- Photo by Julia Richardson
“Scene 64, Take 2.”
The camera’s tight on young actor Carr Cavender in the midst of Macbeth, Act 2, Scene 2. “Macbeth does murder sleep,” he says. “The innocent sleep, sleep that knits up the raveled sleave of care.”
It’s a midsummer afternoon’s film shoot inside the 101- year-old Victory Theater in Grant Hill, near 25th Street and Imperial Avenue. The theater-turned-church-turned-home to the experimental Technomania Circus is the site of the second day of production on Thane of East County, a super-indie project with a cast of 17, a core crew of 10 and a $60,000 budget funded by Kickstarter and believers who bought $400 shares in the movie.
“Go get some water and wash this filthy witness from your hand,” recites actress Molly Beucher, taking two “bloody” daggers from Cavender. A lone camera operator, a sound man with a boom mic on a pole and the director crowd around the co-stars of Thane, a play-within-a-film that’s heavy on bloodshed—both Shakespearean and contemporary.
Cavender and Beucher relax, but it won’t be for long. The film, written and directed by San Diegan Jesse Keller, is on a tight, 16-day shooting schedule, and every minute matters.
Keller, 36, a graduate of USC’s noted School of Cinematic Arts and whose first film, The Ritual, screened at the 2012 San Diego Film Festival, calls Thane of East County an “ultra-low-budget thriller set behind the scenes of a small production of Macbeth where the lives of the actors begin to mirror the characters they’re playing.”
Cast and crew will shoot inside an apartment in Fallbrook and on location in the desert near Borrego, but the first six days of filming are in and outside the old Victory Theater, the exterior of which is made up as if presenting an actual production of Shakespeare’s Scottish play.
“Macbeth is so rich with themes and psychology that all you have to do is pull on one little thread and you can come up with something compelling,” Keller says. “It lends itself really well to being ripped off,” he adds with a smile.
Less than a month before the start of shooting, Keller hosts his cast and crew members in the living room of his San Carlos home. The table reading will be the first out-loud run-through of Keller’s 79-page script. It’s also the first time that some in the production company meet, and Keller begins with a “get to know you” game with all participating, including Beucher, Cavender, Saverina Scopeletti (recently seen in Intrepid Shakespeare Company’s killer production of Arthur Miller’s All My Sons), and snowy-haired Danny Morris, who reveals that he was in a production of Richard II 60 years ago at what is now San Diego City College.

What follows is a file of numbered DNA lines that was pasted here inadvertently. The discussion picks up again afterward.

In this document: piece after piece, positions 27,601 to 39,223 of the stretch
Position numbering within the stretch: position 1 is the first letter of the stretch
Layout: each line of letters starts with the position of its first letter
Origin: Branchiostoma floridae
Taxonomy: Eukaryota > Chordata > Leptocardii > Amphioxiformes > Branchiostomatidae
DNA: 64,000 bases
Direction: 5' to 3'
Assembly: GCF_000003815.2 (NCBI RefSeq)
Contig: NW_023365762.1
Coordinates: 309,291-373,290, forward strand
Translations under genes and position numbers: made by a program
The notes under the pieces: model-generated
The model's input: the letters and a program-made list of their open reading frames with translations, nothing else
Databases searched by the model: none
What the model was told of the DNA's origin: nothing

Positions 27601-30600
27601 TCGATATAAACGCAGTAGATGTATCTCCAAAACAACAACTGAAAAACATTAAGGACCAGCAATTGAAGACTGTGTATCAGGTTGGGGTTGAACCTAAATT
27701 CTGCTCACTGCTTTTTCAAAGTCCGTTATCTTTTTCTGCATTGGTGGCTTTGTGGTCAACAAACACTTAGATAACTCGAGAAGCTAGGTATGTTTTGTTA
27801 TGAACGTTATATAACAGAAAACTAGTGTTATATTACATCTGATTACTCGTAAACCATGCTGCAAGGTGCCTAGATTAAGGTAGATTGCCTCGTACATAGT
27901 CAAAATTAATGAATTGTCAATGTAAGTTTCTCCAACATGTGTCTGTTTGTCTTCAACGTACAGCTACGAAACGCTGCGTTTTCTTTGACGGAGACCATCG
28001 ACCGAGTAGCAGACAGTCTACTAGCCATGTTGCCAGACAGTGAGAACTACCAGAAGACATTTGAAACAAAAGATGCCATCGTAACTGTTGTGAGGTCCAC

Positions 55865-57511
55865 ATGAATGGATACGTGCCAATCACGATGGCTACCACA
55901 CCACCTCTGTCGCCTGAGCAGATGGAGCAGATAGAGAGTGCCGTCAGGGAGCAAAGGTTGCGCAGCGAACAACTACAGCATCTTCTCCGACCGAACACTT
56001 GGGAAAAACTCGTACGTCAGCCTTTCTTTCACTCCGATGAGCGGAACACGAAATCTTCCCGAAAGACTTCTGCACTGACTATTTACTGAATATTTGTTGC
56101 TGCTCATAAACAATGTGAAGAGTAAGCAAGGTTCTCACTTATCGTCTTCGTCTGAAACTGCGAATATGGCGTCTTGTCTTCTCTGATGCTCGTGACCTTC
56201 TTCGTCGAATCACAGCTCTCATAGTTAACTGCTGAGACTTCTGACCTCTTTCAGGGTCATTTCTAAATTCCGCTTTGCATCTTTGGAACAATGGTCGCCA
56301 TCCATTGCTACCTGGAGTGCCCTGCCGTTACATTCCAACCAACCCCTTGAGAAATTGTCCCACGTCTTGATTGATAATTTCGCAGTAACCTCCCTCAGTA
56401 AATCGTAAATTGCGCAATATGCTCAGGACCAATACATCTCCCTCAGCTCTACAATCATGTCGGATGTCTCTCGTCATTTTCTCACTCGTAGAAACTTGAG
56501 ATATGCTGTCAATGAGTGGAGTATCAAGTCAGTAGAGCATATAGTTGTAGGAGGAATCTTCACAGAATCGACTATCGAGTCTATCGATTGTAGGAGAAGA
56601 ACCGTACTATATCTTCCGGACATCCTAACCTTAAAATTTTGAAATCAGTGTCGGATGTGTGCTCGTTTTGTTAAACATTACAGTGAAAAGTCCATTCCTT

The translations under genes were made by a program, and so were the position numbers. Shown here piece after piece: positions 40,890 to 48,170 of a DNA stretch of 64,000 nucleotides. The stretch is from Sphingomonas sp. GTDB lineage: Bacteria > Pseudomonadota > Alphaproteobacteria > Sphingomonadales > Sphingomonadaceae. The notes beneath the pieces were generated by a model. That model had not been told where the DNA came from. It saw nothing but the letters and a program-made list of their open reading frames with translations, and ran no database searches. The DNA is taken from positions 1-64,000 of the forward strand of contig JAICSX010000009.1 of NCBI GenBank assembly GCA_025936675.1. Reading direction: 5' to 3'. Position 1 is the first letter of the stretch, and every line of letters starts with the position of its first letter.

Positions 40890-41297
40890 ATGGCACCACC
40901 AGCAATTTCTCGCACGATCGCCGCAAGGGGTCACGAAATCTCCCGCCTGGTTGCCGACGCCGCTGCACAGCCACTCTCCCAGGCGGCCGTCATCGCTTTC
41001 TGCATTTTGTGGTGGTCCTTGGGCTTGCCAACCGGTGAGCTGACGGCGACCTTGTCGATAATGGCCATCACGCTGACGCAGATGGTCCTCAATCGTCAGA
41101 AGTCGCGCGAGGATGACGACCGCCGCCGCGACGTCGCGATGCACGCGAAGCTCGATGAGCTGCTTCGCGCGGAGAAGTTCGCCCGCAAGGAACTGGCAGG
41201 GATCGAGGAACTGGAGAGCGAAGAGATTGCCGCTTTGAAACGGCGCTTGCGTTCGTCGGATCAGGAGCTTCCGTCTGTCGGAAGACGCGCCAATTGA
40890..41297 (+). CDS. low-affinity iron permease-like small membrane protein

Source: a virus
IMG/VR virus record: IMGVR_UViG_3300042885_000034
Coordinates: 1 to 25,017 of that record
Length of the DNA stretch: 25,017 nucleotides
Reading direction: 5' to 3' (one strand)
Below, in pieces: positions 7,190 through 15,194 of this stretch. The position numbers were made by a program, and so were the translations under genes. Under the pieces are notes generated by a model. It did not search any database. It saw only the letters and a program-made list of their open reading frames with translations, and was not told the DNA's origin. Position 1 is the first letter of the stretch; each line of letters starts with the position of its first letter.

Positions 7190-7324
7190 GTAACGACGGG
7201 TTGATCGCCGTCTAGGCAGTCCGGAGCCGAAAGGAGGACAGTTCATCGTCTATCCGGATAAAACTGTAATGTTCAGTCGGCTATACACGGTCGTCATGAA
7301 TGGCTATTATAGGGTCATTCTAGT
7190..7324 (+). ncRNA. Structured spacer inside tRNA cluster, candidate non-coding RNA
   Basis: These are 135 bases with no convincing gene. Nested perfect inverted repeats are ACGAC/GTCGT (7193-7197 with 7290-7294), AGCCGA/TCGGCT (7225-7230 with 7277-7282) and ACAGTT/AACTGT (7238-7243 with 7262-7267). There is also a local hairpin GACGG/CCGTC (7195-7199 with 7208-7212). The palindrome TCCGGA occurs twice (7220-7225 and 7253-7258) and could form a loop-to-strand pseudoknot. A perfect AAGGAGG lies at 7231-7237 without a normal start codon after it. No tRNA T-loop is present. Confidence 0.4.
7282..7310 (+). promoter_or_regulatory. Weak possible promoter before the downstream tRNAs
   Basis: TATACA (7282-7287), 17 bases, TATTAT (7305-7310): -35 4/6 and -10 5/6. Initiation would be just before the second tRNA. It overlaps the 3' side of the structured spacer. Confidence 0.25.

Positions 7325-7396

Introductions over, Keller announces: “Let’s take out the friggin’ scripts and dive into this thing.”
Cavender, 26, and Beucher, 28, who are playing James and Jen, the actors in Macbeth who fall prey to their characters’ inner demons, sit side by side on the couch as the script reading proceeds. All the earlier joking and noshing of snacks in Keller’s kitchen is replaced by dead-seriousness. Making Thane of East County is going to be fun, but it’s going to be hard work.
That’s familiar territory for Cavender, who’s spent the past three years in Los Angeles playing roles in short films and plays, being part of a film collective and producing his own projects. Thane of East County is “the biggest thing to happen in my acting career yet,” he says.
“The project is so layered and interesting. It’s a theatrical production within a film, so you’ve got two mediums at work. One is modern, and the other is this genuine classical text that is always finding a way to be relevant.”
The character of James Cuthbert, an actor playing Macbeth, is, like Cavender himself, a lover of Shakespeare’s work. But it’s James’ dark side that appeals to him.
“I am excited to play a character who has a big dream and a big heart, but becomes corrupted along the way and falls into the chaos of his passionate art,” he says.
James’ corrupter, at least to a degree, is fellow Macbeth actress Jen, who’s playing Lady Macbeth.
Jen “is by all accounts a modern-day Lady Macbeth,” says Beucher, who calls Keller’s script “beautifully dark and precise.
“I have intensely re-investigated the story of Lady Macbeth,” she continues. “The last time I studied the play was in high school, and I remember thinking how horrible and evil she was in her actions and scheming. This go-round, I have developed a bit of a soft spot for her. Surely we’ve all been driven to or at least have thought about doing dark deeds for ambition and/or love. It’s part of being human.”
When the script reading is over, everyone applauds and Keller beams. “I made the right decision on every damned one of you,” he tells his ensemble. “This is going to be great.”
The sun’s gone down on Day 3 of production, and the team is shooting a night scene outside the entrance of the Victory. Cars whizz by on Imperial, and a few pedestrians negotiate around the crew and its equipment, but the Thane of East County principals are in their own world, a realm of playful fantasy and precise professionalism. Script supervisor Deb Montoya proclaims with pride that production is ahead of schedule.
Cavender, in T-shirt and jeans, and Beucher, in a lacy white mini-dress, are the focus of Scene 14, an early moment in the script. It depicts an as-yet-unhaunted James and a flirty, cigarette-smoking Jen before they succumb to their characters’ unbridled passions. The bespectacled Keller, as always, is presiding with a calm, cool demeanor.
That’s not to say he’s making this movie just for kicks.
“We’re aiming for the festival circuit, hoping to raise the profile of the film and get the best distribution possible,” he says. “Of course, we’d love to premiere at Sundance, get bought by the Weinsteins and get a theatrical release. But we get that that’s kind of a long shot. We’re going to do everything in our power to get it out there.”